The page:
...corpses would lead to tuberculosis infection. Centers for Disease Control and Prevention, CDCP (2005) noted that persons handling bodies are at risk of contacting TB through infectious aerosols. 90% of the infected never develop the disease unless their immunity is compromised. Prevention Health care institutions should initially and continuously conduct evaluations on transmission risk of Mycobacterium tuberculosis. This would guide on the kind of environmental, administrative and respiratory protection control to adopt (CDCP 2005). This would also be important in evaluating the quality of infection control and areas wanting in...
10 Pages(2500 words)Essay

Infection Control

...since they affect the way individuals think of infection control and the standard precautions. Some of the precautions mentioned for infection control are; There is a great need for both the practitioner and the patient to recognize the need for adopting the precautions. Such recognition brings change to how an individual thinks about infection control hence helping them to take necessary measures especially for the medical practitioners. It is only through recognition of the importance of infection control that an individual can be able to adhere to the set guidelines concerning the...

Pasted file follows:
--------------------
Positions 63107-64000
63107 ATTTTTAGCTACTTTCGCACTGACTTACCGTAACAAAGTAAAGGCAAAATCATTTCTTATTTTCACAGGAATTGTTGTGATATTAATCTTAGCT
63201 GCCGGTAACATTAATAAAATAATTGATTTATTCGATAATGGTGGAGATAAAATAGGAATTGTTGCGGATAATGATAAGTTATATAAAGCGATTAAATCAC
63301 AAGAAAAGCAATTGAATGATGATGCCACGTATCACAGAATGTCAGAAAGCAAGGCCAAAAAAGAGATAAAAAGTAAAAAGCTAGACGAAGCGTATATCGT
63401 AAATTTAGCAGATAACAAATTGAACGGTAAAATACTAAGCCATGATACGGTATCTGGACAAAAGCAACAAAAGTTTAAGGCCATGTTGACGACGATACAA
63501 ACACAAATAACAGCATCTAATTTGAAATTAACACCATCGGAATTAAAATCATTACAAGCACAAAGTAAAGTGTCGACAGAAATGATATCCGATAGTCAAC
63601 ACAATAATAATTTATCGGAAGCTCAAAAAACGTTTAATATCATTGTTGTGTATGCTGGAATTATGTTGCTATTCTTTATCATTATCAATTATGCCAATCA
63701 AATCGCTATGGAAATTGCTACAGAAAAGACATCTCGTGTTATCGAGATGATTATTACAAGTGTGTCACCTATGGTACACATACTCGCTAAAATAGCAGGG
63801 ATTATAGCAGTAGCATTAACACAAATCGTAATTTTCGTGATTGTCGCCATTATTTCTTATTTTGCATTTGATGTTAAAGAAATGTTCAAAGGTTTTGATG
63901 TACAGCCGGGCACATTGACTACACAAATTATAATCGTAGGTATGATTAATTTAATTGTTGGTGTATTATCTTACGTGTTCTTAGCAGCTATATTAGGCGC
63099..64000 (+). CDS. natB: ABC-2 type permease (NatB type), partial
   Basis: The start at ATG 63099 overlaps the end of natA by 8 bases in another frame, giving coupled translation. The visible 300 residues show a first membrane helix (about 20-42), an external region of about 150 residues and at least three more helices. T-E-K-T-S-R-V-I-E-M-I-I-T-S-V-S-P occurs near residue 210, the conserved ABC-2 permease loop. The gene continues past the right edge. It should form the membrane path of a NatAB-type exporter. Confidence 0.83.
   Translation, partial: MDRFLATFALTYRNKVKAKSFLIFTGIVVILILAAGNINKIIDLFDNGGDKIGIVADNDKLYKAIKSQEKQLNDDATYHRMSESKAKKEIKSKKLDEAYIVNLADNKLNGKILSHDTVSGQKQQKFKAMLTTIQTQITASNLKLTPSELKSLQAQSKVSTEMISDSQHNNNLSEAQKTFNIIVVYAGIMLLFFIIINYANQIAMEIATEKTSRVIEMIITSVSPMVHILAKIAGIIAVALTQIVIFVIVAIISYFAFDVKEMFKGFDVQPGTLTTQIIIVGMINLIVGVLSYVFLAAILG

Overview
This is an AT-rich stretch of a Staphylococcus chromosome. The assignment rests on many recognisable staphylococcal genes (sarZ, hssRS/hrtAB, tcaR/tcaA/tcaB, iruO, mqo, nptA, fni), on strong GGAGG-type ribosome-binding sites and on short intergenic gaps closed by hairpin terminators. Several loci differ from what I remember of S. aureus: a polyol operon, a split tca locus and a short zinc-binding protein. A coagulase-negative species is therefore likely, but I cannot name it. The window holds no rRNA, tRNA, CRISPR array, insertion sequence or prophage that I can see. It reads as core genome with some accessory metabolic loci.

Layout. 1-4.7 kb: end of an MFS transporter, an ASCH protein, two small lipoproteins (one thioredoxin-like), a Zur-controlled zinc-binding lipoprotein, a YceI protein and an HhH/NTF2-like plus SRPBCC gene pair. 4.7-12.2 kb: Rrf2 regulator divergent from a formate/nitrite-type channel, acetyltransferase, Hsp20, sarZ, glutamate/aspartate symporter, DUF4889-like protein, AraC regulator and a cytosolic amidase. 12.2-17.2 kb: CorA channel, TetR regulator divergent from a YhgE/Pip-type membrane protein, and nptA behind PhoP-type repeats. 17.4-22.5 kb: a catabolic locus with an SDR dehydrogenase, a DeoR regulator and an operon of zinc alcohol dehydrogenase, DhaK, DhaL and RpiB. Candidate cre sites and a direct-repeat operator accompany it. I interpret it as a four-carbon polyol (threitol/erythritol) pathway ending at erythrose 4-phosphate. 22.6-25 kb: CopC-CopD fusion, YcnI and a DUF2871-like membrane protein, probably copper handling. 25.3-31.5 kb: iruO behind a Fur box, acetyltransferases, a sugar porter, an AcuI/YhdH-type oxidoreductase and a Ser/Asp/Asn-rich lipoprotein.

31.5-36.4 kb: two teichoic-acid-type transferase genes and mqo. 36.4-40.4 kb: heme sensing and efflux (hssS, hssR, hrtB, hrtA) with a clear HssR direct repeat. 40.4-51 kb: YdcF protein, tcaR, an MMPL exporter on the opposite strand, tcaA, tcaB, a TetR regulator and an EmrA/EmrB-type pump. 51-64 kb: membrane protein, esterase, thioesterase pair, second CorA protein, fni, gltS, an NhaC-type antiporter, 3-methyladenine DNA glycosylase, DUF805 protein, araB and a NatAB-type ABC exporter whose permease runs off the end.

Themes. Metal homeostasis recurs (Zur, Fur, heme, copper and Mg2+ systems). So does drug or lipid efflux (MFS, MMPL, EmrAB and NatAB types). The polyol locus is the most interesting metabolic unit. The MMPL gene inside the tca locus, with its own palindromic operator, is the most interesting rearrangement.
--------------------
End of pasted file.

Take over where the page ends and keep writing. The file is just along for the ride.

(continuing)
11 Pages(2750 words)Research Paper

Infection control

...?INFECTION CONTROL Introduction Healthcare is provided to patients in different settings throughout the world. Whether the patients receive medical attention in makeshift clinics or in technologically advanced hospitals, there are chances that they may get infected by disease spreading micro organisms. These infections cause discomfort to the patient and hinder the recovery process and in severe cases may even cause death. As the cost of treatment also increases, the hospital acquired infections are actually a burden on the government as well. The extended stay of the patient results in the loss of work thereby depleting his/her financial resources. Ever since the hospital acquired infections were identified, steps have been taken... to...